The LTE Network Architecture | Strategic White Paper1
1. Executive summary
This paper provides a comprehensive overview o the network architecture o a Long Term Evolution(LTE) system according to the Release 8 version o the specifcations. It is designed to enable the readerto become conversant rapidly with the main principles o the LTE network architecture. Engineersinvolved in the design o LTE interaces and network equipment, as well as those involved in the frstdeployments o this new technology, should fnd this paper invaluable. Not only does this paper provide a straightorward introduction to the defnitive but complex speci-fcations defned by the Third-Generation Partnership Project (3GPP), but it also particularly high-lights aspects o the network architecture and interaces that enable LTE networks to be deployed inan optimized and efcient manner. Reerences are provided throughout so that the interested readercan readily access more detailed material.The content o this paper, authored by Sudeep Palat and Philippe Godin, was originally publishedas an invited chapter in the book
LTE — The UMTS Long Term Evolution: From Theory to Practice
(Wiley 2009), edited by Steania Sesia, Issam Toufk and Matthew Baker, which is widely recognizedas the most comprehensive reerence book available on LTE. Sudeep Palat, Philippe Godin andMatthew Baker are all lead representatives in Alcatel-Lucent’s 3GPP standardization team.
In contrast to the circuit-switched model o previous cellular systems, Long Term Evolution (LTE)has been designed to support only packet-switched services. It aims to provide seamless InternetProtocol (IP) connectivity between user equipment (UE) and the packet data network (PDN),without any disruption to the end users’ applications during mobility.While the term “LTE” encompasses the evolution o the Universal Mobile TelecommunicationsSystem (UMTS) radio access through the Evolved UTRAN (E-UTRAN), it is accompanied by anevolution o the non-radio aspects under the term “System Architecture Evolution” (SAE), whichincludes the Evolved Packet Core (EPC) network. Together LTE and SAE comprise the EvolvedPacket System (EPS).EPS uses the concept o EPS bearers to route IP trafc rom a gateway in the PDN to the UE.A bearer is an IP packet ow with a defned quality o service (QoS) between the gateway and the UE.The E-UTRAN and EPC together set up and release bearers as required by applications.This paper provides a comprehensive tutorial o the overall EPS network architecture, giving anoverview o the unctions provided by the core network (CN) and E-UTRAN. The protocol stackacross the dierent interaces is explained, along with an overview o the unctions provided by thedierent protocol layers. The end-to-end bearer path along with QoS aspects are also discussed,including a typical procedure or establishing a bearer. The remainder o this paper presents thenetwork interaces in detail, with particular ocus on the E-UTRAN interaces and the proceduresused across these interaces, including those or the support o user mobility.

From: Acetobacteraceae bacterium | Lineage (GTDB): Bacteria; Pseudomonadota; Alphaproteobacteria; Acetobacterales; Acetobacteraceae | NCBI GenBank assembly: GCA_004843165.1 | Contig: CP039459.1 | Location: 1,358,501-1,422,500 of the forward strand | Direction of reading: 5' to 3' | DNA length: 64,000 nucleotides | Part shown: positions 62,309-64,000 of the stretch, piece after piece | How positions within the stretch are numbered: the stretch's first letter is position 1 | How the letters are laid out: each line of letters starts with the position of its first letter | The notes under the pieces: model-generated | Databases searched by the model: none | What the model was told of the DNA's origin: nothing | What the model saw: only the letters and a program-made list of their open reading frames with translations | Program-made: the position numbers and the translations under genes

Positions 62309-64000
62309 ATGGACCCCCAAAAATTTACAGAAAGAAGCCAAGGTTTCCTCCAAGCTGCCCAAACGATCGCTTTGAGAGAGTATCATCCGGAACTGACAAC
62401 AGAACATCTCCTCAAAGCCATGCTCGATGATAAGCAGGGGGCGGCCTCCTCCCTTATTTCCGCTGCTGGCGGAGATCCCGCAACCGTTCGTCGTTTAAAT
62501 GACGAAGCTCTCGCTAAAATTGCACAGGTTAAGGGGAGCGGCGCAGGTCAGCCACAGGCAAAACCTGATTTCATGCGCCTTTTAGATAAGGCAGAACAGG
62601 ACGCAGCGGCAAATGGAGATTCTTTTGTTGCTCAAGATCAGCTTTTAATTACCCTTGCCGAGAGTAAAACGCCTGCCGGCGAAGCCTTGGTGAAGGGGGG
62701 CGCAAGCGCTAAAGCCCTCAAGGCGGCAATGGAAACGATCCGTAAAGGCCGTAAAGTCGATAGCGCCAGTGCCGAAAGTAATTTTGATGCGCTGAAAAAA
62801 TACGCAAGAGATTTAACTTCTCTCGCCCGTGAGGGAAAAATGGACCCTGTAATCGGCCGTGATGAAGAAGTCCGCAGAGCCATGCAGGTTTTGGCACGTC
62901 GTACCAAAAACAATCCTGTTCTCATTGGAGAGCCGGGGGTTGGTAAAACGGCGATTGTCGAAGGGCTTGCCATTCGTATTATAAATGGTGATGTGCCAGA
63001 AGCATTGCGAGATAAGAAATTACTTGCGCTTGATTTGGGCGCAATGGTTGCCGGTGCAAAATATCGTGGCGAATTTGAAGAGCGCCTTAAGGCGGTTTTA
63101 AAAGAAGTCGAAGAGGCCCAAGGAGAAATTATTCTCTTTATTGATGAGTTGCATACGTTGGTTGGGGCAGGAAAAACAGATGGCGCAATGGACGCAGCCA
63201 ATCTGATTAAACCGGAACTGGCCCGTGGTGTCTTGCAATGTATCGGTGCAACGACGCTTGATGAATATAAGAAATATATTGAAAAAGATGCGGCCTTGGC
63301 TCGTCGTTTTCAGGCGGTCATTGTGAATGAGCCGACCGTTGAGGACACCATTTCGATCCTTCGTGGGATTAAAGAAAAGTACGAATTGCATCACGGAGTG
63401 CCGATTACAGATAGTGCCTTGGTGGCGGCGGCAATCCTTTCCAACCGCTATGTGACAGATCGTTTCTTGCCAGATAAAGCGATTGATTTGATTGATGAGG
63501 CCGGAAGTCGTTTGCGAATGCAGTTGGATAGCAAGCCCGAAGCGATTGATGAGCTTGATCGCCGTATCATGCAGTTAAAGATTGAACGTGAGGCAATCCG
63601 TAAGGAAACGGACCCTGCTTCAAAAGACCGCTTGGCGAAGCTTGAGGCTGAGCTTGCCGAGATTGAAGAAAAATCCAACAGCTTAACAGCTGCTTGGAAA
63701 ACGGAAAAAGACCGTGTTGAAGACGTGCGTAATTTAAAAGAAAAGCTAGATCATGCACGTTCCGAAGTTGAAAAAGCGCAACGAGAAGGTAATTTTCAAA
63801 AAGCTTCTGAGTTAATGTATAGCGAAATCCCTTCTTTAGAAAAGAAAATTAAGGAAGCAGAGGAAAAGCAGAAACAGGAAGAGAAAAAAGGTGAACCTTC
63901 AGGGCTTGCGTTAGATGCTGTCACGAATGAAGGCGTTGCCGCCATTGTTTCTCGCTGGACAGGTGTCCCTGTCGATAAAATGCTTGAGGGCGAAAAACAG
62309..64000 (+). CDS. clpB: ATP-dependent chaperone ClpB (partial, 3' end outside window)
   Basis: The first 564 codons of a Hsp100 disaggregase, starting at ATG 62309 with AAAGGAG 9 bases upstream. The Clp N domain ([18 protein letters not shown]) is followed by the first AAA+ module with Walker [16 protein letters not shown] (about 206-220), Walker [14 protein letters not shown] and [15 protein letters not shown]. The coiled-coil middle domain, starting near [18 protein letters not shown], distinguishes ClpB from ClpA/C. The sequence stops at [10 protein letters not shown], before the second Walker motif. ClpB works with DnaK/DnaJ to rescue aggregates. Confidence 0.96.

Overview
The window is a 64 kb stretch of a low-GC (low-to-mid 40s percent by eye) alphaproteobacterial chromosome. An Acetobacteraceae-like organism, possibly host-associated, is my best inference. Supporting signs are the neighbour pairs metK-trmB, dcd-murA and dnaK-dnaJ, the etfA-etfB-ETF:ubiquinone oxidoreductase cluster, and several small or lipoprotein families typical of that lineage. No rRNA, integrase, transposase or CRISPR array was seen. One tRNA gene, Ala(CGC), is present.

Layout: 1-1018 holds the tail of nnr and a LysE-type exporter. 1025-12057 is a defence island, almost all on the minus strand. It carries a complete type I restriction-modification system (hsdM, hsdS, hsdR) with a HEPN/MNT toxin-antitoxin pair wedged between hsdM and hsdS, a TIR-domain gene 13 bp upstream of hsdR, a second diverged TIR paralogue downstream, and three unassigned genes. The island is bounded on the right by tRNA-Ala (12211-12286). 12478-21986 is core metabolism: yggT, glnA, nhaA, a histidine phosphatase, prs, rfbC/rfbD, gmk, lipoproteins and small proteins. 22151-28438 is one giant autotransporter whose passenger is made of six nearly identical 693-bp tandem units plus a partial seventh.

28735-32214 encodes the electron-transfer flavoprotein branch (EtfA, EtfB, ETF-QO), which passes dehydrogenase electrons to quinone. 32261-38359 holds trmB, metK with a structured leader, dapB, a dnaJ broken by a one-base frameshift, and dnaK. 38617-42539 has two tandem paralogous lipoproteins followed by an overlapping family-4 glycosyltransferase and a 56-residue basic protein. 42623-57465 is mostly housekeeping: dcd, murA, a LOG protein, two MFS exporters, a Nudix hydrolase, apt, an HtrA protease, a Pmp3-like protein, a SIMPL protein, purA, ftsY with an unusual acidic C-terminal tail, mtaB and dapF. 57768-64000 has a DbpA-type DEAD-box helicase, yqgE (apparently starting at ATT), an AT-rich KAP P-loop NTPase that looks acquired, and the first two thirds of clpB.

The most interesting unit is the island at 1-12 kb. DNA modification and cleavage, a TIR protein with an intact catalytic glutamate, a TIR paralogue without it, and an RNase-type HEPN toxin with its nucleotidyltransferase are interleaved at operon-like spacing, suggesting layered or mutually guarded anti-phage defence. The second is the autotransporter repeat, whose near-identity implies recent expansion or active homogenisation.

3. Overall architectural overview
EPS provides the user with IP connectivity to a PDN or accessing the Internet, as well as or runningservices such as Voice over IP (VoIP). An EPS bearer is typically associated with a QoS. Multiplebearers can be established or a user in order to provide dierent QoS streams or connectivity todierent PDNs. For example, a user might be engaged in a voice (VoIP) call while at the same timeperorming web browsing or FTP download. A VoIP bearer would provide the necessary QoS or thevoice call, while a best-eort bearer would be suitable or the web browsing or FTP session.